25. 2. 202425. 2. 2024
Nielsen’s chief product officer talks about trends in NFL viewing.

The Super Bowl continues to be one of the largest televised events of the year, but the way we tune in is rapidly shifting. Paramount+, which is streaming Super Bowl LVIII this year, is expecting to see record streaming numbers for the match between the Kansas City Chiefs and the San Francisco 49ers. And data from the ratings giant Nielsen points to an even larger trend, which could explain why more companies, including Disney, Fox, and Warner Bros. Discovery, are focusing on sport streaming.

According to data Nielsen shared exclusively with Fast Company, half of U.S. consumers who watched the Super Bowl last year tuned in via a cable box or antenna, down 18% from the year prior. Meanwhile, Super Bowl viewership on smart TVs and devices like phones and laptops jumped by 75% and 57%, respectively. The same trend tracks with the NFL regular season which saw similar increases and decreases across the same viewing sources.

How People watch the Super Bowl

Source: Nielsen

How people watch the NFL regular season

Source: Nielsen

The numbers are even more pronounced among Gen Z and millennials. Nielsen research shows that the portion of 18- to 34-year-olds who watched the Super Bowl at home via a cable box or an antenna plunged to just 29% last year. Meanwhile, their viewing of the Big Game on smart TVs and internet connected devices each grew by more than 50% compared to the year prior.

How 18- to 34-year-olds watch the Super Bowl

Source: Nielsen

Fast Company spoke with Deirdre Thomas, Nielsen’s chief product officer, about the data, current viewing trends, and how the firm measures a large TV moment like the Super Bowl. (This interview has been edited for length and clarity.)

What stood out to you from the data?

As you look at this data, what is super interesting is sports is always the top programming people watch on television. When I talk about television, I’m talking about the modern definition of television. When you and I sit down to watch TV, we don't say, "I'm going to watch a little streaming tonight," or "I'm going to watch a little linear tonight," we just say, "We want to watch television." Sports has always been the draw, and big audiences come for it. The NFL—in particular the Super Bowl—draws tremendous audiences. This data is representative of the overall trend we see in the market. You see a move away from an old cable bundle and instead a move to internet connected devices to access television.

The other thing is, when you look at the younger demographic, you see the trend is even more heightened, which makes sense. I grew up in a world where an antenna was bunny ears and cable was expensive. The norm for [18- to 34-year-olds] is to access things via the internet.

Can you share how Nielsen measures this type of audience data?

Our ingredients for that measurement are a number of things. First of all, we have big data from five different providers for a total of 45 million households and 75 million devices. That's from Roku, Vizio, Comcast, Dish, and DirecTV. That big data gives us a huge amount of scale to really understand what households are watching in the United States. But what the machine data lacks is actually who the people are. When you take that vast amount of data, you need to make sense of it, and this is true of any sort of big data set. You need a truth set, which in the case of Nielsen is our cross platform panel, which is 42,000 homes in which we can measure everything that people are watching on linear television, as well as on streaming.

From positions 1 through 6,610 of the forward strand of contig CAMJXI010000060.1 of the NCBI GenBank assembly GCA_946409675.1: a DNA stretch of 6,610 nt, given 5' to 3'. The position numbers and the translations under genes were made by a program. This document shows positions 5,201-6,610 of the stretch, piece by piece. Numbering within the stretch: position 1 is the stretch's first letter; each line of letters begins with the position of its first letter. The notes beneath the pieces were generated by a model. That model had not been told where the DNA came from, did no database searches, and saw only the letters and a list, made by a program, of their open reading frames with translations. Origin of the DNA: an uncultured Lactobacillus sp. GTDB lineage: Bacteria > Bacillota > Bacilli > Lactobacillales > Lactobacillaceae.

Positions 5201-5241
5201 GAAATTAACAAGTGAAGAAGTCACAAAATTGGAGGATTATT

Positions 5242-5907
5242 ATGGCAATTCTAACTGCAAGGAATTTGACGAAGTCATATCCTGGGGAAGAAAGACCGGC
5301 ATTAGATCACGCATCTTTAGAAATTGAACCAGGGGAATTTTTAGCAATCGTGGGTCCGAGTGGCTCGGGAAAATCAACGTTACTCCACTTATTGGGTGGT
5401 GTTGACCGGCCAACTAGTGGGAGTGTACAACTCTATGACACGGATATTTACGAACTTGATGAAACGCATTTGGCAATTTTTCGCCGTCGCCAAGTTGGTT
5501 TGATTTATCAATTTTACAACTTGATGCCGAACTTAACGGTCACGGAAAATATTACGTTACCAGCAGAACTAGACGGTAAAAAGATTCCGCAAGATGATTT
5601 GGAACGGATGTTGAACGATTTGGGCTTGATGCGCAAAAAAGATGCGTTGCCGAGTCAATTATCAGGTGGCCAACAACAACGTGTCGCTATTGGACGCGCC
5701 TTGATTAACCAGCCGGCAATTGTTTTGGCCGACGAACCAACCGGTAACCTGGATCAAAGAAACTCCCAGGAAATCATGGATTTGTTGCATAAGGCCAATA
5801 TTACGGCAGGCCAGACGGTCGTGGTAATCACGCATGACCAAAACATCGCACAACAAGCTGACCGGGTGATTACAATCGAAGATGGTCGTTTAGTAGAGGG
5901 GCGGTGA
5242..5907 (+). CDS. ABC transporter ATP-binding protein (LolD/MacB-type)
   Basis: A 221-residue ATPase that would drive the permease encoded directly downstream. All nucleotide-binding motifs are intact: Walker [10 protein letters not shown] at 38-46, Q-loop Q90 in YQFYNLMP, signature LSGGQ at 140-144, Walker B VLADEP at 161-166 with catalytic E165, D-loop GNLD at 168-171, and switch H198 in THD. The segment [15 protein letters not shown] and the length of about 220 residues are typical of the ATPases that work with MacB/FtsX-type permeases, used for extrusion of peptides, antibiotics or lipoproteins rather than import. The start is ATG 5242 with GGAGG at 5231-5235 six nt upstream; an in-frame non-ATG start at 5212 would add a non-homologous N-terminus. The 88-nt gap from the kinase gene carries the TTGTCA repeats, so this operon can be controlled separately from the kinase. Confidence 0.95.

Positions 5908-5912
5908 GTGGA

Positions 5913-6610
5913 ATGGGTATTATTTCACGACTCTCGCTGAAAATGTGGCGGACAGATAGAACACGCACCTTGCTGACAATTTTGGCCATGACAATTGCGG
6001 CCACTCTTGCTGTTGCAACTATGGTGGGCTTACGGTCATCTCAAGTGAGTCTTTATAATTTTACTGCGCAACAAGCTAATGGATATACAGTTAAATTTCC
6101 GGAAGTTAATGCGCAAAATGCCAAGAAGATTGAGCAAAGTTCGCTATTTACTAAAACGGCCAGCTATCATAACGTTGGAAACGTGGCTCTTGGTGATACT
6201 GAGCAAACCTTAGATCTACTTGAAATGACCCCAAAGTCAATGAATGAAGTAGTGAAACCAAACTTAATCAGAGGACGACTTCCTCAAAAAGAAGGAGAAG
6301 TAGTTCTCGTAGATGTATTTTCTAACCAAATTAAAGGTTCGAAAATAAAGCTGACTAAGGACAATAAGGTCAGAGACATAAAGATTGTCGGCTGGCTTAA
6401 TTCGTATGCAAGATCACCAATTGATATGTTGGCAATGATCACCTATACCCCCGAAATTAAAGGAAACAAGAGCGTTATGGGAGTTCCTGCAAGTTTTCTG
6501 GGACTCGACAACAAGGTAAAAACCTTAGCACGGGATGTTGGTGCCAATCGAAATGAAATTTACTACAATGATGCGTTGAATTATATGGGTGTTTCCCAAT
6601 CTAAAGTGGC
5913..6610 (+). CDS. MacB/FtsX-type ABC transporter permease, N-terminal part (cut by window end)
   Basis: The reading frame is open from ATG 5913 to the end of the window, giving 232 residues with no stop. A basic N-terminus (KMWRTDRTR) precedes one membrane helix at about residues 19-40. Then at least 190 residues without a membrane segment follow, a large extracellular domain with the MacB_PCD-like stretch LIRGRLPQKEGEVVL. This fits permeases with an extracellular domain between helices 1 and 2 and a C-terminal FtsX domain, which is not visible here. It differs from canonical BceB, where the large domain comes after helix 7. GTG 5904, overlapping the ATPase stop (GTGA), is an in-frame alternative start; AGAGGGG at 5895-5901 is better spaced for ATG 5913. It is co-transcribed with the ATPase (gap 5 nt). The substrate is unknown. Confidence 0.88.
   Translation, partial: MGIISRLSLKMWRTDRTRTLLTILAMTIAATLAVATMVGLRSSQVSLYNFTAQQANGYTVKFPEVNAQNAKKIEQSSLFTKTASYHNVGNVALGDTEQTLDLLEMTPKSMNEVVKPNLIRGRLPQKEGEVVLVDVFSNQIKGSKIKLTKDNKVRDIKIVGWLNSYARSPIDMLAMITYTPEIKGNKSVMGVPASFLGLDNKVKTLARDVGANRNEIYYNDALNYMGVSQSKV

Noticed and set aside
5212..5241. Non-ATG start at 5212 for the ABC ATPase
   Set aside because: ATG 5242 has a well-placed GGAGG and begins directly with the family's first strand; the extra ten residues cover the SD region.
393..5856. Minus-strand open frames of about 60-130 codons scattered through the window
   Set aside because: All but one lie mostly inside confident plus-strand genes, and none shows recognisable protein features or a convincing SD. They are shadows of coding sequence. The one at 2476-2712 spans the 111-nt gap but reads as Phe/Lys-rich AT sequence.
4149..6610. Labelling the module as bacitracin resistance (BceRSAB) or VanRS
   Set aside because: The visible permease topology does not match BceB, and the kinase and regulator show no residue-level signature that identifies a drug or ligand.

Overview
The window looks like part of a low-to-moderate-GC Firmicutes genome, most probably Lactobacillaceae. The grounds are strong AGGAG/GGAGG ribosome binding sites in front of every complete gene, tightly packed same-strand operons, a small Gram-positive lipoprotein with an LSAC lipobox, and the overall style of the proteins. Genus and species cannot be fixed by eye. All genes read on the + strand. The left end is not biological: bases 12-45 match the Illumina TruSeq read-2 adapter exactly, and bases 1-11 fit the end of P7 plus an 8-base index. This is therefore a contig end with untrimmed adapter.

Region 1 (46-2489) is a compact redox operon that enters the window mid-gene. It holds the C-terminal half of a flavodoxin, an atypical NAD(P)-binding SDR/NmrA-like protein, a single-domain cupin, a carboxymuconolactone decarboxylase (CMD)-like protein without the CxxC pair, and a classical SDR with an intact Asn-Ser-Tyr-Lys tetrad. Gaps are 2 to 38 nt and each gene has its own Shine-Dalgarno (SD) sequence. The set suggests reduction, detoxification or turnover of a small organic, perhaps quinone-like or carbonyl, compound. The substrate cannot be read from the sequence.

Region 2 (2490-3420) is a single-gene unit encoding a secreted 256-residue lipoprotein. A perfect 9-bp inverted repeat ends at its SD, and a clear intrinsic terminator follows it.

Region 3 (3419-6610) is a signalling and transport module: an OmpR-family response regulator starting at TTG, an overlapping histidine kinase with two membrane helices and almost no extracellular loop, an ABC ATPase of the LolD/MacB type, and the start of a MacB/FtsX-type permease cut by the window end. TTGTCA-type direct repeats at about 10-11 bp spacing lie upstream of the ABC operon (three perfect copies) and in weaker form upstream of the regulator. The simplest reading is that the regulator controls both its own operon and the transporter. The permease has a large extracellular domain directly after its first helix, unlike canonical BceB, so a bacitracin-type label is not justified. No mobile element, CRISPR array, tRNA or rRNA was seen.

The role of that panel in our measurement is to calibrate and make sense of the big data and understand who lives in that household. For example, I've got two kids, a husband, and a nanny who might have been tuned in, and that helps us make sense of [the data] and accounts for things like co-viewing.

How does Nielsen measure linear consumption versus streaming on these viewing sources?

Dish, DirecTV, and Comcast give us a reliable measurement across the longtail of linear consumption. We get our smart TV [data] from Vizio and Roku. More than half of our panel has streaming meters, which actually captures the streaming activity that happens within that home. We have mapped the computer, mobile devices, and the connected TV itself so that we're capturing streaming consumption across all devices in a home.

The Nielsen data shows that over one-fifth of the people who watched the Super Bowl last year were away from their homes. Can you explain what out-of-home viewing is and how that’s measured?

Out-of-home viewing what happens in a bar or an airport, or wherever that may be. That’s really important in particular for large sports events like the Super Bowl because people congregate to watch things they really care about. So, there's more likely to be viewing happening in these big spaces and it's important to count for that.

We measure that via a wearable meter that our panels actually bring out. That enables us to know what they're viewing regardless of where they are.

What other trends are you seeing?

You see all kinds of content, including live sports, moving away from linear into streaming. That’s an interesting change you’ll see as more streaming platforms get some rights or exclusive rights to distribute sports content. It’s a change from when streaming first started; it was largely kind of on demand. You sit down and look at the library and decide what you want to watch. Streaming is increasingly a combination of that on-demand behavior and appointment viewing because most people don't watch the Super Bowl on a time delay. They sit down, and they want to watch the game when it's happening. So, that’s a trend you're seeing more and more as different rights and deals get negotiated and move toward streaming.


Loading more ...